On representation

07 November 1997

The ERRC acts to promote better understanding of specific problems with which Romani people in various social and cultural environments are faced. We insist that the Roma are endowed with universal human rights and have to be respected and treated equally without discrimination. The ERRC seeks to advance the rights and freedoms of the Romani people not because they may contribute in an exotic way Co European cultures, nor because they may be skilled musicians or story-tellers, but because they are bearers of the universal potential of development as human beings, born equal and free, but denied equality and freedom in today's Europe.

But Roma, we are told, are great musicians, and the uniqueness of their culture in Europe and even in the world is obvious. How tan we then reduce this uniqueness, and the specific circumstances surrounding the Romani identity, to a set of abstract and universal human rights norms? Do we understand the Roma? Is understanding of the Romani culture a prerequisite of research into the human rights status of the Roma?

In addressing complicated situations such as the mass emigration of Czech Roma to Canada last summer, or the negative effects on Roma of business legislation in Macedonia, we seem to be firmly planted in the ground of the human rights axioms. The gusts of wind which we must resist in our daily work are often rushed on us by Romani leaders, of all people. Soma of them tell us that unless we have as a Basic assumption the unique Romani identity, we will not be effective defenders of Roma rights. The discussion, trivially, swirls inside this dilemma: which is more important, abstract human rights or concrete ethnic identity? Equal treatment or stress of cultural difference? And, not consequentially but according to the manipulative "logic" of political implications, integration into European society or promotion of Romani culture? Should Roma study English or Romanes?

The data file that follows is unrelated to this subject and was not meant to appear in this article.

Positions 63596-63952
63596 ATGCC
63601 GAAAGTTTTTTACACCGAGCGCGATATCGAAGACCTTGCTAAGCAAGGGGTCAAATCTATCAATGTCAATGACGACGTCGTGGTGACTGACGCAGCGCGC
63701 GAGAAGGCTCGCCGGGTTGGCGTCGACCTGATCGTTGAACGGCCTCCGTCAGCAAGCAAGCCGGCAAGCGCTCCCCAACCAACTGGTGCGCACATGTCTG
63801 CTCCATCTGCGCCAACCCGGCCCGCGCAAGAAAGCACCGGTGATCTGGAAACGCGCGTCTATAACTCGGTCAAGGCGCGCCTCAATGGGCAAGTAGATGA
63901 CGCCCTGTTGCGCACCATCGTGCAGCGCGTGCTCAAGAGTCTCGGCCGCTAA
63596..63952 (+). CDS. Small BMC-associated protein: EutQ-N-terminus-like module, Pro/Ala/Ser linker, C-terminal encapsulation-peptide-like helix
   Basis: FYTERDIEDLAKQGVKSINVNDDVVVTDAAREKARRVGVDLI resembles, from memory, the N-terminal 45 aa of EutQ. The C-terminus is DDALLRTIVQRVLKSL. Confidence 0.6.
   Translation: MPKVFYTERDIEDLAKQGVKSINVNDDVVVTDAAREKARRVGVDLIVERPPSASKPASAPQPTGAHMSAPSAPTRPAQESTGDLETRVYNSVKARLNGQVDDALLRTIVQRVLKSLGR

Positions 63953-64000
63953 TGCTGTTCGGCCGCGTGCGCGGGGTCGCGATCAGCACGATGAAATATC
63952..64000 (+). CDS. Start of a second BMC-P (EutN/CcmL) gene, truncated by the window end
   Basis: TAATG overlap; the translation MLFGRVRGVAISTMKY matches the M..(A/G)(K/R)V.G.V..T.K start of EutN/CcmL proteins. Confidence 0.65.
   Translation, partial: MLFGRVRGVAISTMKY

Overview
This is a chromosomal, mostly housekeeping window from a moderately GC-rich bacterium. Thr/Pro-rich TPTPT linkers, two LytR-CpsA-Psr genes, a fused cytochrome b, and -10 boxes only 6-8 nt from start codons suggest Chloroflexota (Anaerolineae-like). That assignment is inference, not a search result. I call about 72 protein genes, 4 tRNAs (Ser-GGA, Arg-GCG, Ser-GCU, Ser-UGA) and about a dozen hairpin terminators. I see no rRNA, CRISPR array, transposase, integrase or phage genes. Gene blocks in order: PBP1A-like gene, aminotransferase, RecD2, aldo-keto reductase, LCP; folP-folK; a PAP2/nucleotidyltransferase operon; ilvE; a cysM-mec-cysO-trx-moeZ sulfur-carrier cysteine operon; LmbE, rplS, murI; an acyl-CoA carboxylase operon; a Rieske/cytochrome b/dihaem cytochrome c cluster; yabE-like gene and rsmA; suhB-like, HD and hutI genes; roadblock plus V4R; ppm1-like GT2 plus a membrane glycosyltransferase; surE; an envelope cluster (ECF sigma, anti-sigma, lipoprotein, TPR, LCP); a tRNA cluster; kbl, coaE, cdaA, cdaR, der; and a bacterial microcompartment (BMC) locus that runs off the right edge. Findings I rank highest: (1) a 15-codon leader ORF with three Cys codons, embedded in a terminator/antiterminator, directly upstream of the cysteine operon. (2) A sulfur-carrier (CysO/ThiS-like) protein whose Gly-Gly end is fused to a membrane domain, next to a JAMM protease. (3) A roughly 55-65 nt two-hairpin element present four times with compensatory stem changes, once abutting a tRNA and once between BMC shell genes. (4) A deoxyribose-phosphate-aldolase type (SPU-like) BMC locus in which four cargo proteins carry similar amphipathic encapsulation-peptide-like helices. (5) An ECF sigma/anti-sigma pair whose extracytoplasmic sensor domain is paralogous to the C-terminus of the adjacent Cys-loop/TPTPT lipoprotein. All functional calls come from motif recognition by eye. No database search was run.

I dismiss the above dilemma as belonging to an outdated mode of socio-political rationalisation of human activity But the existence of the discussion itself and the tension accompanying it document an ongoing struggle over the Roma agenda. To put it simply, who defines the agenda? Who is in a position to say what is "good" far "the Romani people"? What is ERRC's place in setting the agenda?
The ERRC believes that racial discrimination in the sense of Article 1 of the UN Convention on the Elimination of All Forms of Racial Discrimination (CERD) is the daily reality of Roma life in end-of-century Europe. Racism degrades not only the disadvantaged minority, but members of the majority as well. Those who oppress are not themselves free and equal. Racial discrimination is a moral and legal problem of the majority no less than it is a tragedy of the oppressed minority. From the point of view of the majority, the Roma appear as a "problem": but from the point of view of the Roma, gadje (non-Roma) are the problem. Those of us at the ERRC who are non Roma regard racism as our own problem, as a defect of the culture in which we belong-not as some "Roma problem" with which our paternalistic societies condescend to deal, treating the Roma as pets. Non-Roma have their own agenda against racial discrimination.